Commit to sticking your nose in a book of the Torah for ten minutes every day. It doesn't matter what you study, find or discover an area of interest: the choices are endless and almost the entire 3,500 year-old treasury of Jewish thought and literature is available in English.

If the ossified Jewish Establishment was genuinely interested in Jewish survival, it would re-prioritize allocations to ensure a free, quality Hebrew Day School education to every single Jewish child in North America. The goal should be: not a single Jewish kid in public school. But since your feckless Federation leadership won't do it, earmark your Federation dollars exclusively for that goal. Or better yet, completely bypass the Federation and their scandalously high overhead, and donate directly to the Scholarship Fund of the Hebrew Day School of your choice.

Let's start a revolution, you and me, right here and now between Rosh HaShanah and Yom Kippur. Whatever you lose sleep over - injustice, hunger, sovereign debt, Iranian Nukes, ISIS, crumbling social morays, galloping inflation, police brutality - if you want to change the world, begin by changing yourself, begin by committing to a regime of daily Torah study. 

Rabbi Elazar had it going on. Get Jewishly educated, particularly (especially) if you think you know all there is to know Jewish-wise. Because as the saying goes, the more you know, the more you know you don't know.

He speaks the truth, my faithful Indian companion.

Shabbat Shalom and Shanah Tovah!

Thursday, September 3, 2015

Moses and the Mob - Reflections on Parashat Ki Tavo 5775

(Deuteronomy 26:1 - 29:8)

A Facebook friend recently posted the following:
When you call yourself an Indian or a Muslim or a Christian or a European, or anything else, you are being violent. Do you see why it is violent? Because you are separating yourself from the rest of mankind. When you separate yourself by belief, by nationality, by tradition, it breeds violence. So a man who is seeking to understand violence does not belong to any country, to any religion, to any political party or partial system; he is concerned with the total understanding of mankind. - Jiddu Krishnamurti
Krishnamurti's sentiment is typical of the very dangerous post-enlightenment twaddle that passes for wisdom in our benighted age. 

Why do I call it dangerous? Let's engage our little grey cells and tease his idea apart a little.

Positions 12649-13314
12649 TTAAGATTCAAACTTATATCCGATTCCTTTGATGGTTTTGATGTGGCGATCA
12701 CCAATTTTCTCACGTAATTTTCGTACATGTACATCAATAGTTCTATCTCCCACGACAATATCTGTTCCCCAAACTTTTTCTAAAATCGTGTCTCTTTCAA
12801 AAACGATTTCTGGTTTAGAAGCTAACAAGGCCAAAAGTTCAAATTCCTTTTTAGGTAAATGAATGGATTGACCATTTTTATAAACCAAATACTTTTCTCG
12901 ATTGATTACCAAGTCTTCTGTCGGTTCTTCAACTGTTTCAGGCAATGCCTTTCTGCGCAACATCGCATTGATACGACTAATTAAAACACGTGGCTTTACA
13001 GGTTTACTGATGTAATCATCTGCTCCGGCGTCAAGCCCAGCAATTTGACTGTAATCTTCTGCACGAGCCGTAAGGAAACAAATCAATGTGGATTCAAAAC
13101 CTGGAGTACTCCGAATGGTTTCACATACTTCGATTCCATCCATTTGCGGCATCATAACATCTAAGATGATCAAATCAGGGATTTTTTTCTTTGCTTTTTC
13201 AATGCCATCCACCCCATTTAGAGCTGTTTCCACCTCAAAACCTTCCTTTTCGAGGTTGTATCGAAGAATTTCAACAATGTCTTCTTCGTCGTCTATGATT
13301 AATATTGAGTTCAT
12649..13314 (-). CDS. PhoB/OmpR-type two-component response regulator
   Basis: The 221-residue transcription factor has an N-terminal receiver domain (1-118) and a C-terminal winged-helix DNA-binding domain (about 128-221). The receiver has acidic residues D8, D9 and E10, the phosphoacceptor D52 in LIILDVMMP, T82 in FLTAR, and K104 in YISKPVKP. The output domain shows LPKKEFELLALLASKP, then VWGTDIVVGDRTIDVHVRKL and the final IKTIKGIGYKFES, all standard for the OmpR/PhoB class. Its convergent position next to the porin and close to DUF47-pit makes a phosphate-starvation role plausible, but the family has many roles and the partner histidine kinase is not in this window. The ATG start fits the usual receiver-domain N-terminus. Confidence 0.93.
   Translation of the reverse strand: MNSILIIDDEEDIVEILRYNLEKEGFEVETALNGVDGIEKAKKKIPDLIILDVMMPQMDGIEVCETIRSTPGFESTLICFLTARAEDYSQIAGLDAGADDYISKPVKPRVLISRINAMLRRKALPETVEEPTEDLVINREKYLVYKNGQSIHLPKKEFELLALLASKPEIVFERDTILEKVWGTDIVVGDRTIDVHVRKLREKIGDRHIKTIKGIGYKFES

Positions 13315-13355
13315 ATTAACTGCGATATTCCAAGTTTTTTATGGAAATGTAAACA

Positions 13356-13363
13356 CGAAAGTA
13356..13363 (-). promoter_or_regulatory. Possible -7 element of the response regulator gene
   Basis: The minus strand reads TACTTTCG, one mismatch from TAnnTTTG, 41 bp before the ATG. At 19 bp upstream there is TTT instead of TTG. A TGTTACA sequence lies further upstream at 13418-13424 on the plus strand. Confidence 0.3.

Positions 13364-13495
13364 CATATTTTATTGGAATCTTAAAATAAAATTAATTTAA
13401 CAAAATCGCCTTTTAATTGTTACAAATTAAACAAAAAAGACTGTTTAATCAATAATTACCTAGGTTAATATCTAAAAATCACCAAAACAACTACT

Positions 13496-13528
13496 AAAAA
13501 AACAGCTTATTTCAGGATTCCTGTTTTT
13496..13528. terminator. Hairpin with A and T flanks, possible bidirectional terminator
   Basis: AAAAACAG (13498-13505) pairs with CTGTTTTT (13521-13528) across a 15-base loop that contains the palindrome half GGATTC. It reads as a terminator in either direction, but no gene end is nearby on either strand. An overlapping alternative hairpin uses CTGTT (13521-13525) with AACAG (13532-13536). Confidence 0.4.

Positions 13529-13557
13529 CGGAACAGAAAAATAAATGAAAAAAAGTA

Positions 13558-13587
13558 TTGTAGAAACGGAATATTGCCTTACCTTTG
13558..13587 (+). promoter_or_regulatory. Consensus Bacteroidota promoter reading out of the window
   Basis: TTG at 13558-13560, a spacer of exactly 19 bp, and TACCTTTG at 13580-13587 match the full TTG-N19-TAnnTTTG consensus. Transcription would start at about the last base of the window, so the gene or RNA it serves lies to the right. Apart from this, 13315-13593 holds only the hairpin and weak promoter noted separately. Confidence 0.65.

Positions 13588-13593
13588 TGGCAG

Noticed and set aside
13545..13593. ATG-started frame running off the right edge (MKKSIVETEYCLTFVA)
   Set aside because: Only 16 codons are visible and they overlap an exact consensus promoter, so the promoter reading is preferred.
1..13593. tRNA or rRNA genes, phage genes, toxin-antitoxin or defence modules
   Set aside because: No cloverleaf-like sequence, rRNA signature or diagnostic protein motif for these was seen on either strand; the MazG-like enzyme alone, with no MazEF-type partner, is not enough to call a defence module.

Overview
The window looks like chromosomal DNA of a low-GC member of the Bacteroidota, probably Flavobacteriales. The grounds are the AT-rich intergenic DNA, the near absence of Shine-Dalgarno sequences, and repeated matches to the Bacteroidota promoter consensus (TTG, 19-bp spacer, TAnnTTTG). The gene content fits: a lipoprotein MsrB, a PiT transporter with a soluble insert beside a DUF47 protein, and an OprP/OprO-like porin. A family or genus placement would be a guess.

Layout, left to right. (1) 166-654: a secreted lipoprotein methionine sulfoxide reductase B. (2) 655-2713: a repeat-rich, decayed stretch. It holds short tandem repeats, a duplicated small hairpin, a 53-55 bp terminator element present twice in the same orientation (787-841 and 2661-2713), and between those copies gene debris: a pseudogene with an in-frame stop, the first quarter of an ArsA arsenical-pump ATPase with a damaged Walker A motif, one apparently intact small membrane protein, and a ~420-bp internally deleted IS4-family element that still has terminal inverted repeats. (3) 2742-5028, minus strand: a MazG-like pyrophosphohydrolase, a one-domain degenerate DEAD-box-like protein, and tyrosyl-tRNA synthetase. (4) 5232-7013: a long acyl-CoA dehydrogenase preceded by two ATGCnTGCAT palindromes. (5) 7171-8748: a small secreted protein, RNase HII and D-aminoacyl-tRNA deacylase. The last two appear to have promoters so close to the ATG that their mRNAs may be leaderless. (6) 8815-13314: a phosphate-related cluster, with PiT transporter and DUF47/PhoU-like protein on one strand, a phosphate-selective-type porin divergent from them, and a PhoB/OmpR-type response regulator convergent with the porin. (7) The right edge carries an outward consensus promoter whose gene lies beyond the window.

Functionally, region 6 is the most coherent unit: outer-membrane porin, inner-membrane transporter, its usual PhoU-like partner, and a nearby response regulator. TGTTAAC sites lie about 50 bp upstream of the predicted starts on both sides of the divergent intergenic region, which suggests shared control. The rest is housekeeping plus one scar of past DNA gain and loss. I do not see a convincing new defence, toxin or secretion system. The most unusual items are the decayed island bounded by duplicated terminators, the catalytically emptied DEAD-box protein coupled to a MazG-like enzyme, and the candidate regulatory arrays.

Krishnamurti's Prime Axiom: All Violence is (by definition) Evil and Must Be Eliminated. It sounds so noble, doesn't it? Only, the corollary to this sentiment is that there is absolutely nothing worth fighting for, no set of values important enough to defend, even (if need be) with our lives.

For example, the world watches unmoved as ISIS rapes young infidel girls; even as they march to rape and enslave our wives. Raise no hand against the monstrous beheadings of non-believers, even as they come to behead your parents and children. After all, better to be slaves than to fight the oppressor; the Prime Axiom states that there is no evil wicked enough to justify violence, because violence itself is the supreme evil. 

Krishnamurti's Second Axiom: Distinctions are Violence. It follows, then, that the solution to the ills of society is to eliminate divisiveness and distinction; to create a society devoid of hues, of shades, of vibrant colors, of individuality. For the benefit of mankind, we must build a uniformly gray utopia, for any deviation breeds violence, and violence is the ultimate evil (refer to Prime Axiom).

Let's play a little semantic game. Try substituting "Proletariat" for "Mankind":
When you call yourself a [person of conscience or unique identity or distinction], you are being violent. Do you see why it is violent? Because you are separating yourself from the rest of [the Proletariat]. When you separate yourself by belief, by nationality, by tradition, it breeds violence. So a man who is seeking to understand violence does not belong to any country, to any religion, to any political party or partial system; he is concerned with the total understanding of [the Proletariat].
Anyone who presumes to rise above the proletariat must be ruthlessly punished for crimes against society. Have a good idea and want to start a little business? We will reward you with punitive regulations, massive bureaucracies and confiscatory tax codes. How dare you show initiative, because your comrades have none. How dare you invent or dream, because your comrades have no dreams. Your ambition is subversive; your dangerous thinking threatens the common good.